The way I see it, even with soft-canceling half of the athletic department, Eastern only has two real options here. The school could significantly increase revenue from outside sources, particularly from boosters, alumni and the local business community. If they can't do that, they'll face a situation Dr.Syphers worried about...the new president is going to need to have another huge conversation about the athletic department, a conversation EWU has apparently had about every five years since the 1970s.
Regular existential crisis is no way to build morale, depth or consistency. If the school wants to take this opportunity to really recommit to D-I, great. Here's hoping that commitment comes with a bold new plan to pay for everything.
Ideally, they also find a way to pay for snow removal and student counselors.
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Sometimes, these newsletter recommendations are sponsored, and I'll be sure to tell you when that's the case. I'm just sharing The Daily Coach because I think my readers will enjoy it.
Last week, Dennis Dodd of CBS Sports reported that NCAA administrators remained concerned about potential legal exposure if the association implements NIL regulations without the passage of federal regulations.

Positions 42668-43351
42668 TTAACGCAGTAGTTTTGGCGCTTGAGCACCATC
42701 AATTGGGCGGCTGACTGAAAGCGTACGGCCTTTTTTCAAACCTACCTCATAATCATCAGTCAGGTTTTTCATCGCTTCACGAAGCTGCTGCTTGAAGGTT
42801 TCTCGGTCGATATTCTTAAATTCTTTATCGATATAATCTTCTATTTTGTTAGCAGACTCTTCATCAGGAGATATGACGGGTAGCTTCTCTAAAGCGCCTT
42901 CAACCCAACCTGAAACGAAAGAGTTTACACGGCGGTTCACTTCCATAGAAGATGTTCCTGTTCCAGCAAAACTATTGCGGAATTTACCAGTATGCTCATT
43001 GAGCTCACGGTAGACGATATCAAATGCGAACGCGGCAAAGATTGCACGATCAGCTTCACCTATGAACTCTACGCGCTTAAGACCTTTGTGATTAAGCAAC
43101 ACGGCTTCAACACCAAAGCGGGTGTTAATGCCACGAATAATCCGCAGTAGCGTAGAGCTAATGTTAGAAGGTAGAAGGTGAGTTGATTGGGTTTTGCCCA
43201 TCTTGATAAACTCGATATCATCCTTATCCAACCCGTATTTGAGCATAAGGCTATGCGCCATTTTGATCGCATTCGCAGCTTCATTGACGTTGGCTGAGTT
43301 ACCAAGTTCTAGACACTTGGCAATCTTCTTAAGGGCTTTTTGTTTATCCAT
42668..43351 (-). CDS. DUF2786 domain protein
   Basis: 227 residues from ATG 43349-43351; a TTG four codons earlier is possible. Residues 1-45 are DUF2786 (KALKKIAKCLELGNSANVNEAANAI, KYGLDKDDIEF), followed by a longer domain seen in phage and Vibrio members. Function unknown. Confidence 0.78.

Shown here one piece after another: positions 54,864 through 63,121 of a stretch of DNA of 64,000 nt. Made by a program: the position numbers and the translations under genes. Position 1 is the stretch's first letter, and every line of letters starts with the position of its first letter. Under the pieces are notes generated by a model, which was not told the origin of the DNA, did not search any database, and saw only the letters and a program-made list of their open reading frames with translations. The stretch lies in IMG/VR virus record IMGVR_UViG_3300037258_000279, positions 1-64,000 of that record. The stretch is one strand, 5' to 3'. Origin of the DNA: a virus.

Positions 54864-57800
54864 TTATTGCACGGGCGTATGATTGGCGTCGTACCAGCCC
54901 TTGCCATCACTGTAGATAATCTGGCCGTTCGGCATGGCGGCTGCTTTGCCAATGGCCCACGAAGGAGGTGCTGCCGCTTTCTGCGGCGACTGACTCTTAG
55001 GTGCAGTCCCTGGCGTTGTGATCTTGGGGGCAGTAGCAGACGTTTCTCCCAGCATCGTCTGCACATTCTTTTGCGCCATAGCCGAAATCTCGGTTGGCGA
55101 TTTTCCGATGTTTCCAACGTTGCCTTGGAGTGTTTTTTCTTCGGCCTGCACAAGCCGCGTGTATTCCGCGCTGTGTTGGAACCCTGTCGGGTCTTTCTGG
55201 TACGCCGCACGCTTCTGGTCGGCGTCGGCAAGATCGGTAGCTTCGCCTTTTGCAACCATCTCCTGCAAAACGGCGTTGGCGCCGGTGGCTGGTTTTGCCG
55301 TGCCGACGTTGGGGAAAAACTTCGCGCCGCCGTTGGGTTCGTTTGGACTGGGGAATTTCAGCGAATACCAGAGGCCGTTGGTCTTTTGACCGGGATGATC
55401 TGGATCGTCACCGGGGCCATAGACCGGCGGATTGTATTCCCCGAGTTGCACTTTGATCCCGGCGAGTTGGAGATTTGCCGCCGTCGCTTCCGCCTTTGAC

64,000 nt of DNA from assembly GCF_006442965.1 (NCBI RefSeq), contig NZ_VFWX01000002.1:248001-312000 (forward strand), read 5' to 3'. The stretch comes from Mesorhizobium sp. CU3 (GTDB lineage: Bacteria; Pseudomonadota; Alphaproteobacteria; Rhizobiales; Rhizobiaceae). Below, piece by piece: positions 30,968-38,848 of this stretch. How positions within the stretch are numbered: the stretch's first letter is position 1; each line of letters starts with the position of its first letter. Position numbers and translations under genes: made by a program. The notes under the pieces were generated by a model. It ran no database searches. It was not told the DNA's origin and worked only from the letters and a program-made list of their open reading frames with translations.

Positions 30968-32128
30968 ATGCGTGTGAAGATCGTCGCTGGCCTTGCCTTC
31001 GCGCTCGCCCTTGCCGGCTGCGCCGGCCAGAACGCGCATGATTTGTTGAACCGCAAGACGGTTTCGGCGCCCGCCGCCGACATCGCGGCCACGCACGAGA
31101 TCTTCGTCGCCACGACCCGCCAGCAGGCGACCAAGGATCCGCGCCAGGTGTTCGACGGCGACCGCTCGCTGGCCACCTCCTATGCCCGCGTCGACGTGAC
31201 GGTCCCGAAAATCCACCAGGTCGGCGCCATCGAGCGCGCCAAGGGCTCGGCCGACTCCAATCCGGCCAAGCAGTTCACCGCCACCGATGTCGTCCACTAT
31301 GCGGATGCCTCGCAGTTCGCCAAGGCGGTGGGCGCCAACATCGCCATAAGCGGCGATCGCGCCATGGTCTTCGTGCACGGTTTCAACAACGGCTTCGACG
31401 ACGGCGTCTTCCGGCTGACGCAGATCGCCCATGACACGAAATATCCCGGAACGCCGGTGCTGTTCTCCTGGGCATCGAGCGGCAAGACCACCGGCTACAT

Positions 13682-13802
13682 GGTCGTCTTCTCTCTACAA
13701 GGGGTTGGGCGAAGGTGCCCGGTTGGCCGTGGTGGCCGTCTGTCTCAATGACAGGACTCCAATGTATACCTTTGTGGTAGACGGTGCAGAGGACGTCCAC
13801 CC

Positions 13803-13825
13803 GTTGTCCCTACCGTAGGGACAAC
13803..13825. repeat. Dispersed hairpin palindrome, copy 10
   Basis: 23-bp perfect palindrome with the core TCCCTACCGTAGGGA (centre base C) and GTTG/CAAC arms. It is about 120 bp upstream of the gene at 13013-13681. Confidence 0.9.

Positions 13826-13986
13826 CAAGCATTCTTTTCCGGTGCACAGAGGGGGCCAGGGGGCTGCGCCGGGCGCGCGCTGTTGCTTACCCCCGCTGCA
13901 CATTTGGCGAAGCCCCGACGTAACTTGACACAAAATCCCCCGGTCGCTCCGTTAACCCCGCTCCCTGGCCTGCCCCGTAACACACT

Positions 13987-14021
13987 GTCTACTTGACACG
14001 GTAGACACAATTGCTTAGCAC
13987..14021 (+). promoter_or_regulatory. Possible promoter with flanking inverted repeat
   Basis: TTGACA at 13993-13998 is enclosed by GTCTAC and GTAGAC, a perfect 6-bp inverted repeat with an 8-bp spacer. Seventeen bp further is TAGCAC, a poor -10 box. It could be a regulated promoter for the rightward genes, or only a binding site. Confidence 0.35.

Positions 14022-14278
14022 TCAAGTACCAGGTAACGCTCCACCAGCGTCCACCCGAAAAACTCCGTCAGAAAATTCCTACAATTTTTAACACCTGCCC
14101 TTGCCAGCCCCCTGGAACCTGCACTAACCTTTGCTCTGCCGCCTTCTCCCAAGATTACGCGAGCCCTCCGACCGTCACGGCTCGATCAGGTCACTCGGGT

What have been described as significant legal issues have arisen in the NCAA's effort to implement name, image and likeness legislation, sources tell CBS Sports. While some of them aren't exactly new, looming deadlines have made the process going forward "clear as mud," according to one source.
After a regularly-scheduled NCAA Council meeting Wednesday, it became more apparent the NCAA won't be protected on implementing NIL rules unless it gets help from Congress in the form of federal legislation.
"It is the only pathway forward," said a source familiar with the process who did not want to be identified because of the sensitive nature of the situation.
For what it's worth, this aligns with what I've been told by several school and conference leaders over the last few weeks. Even administrators who are broadly supportive of athletes taking advantage of their NIL are concerned about the school's legal exposure if virtually any regulations are in place.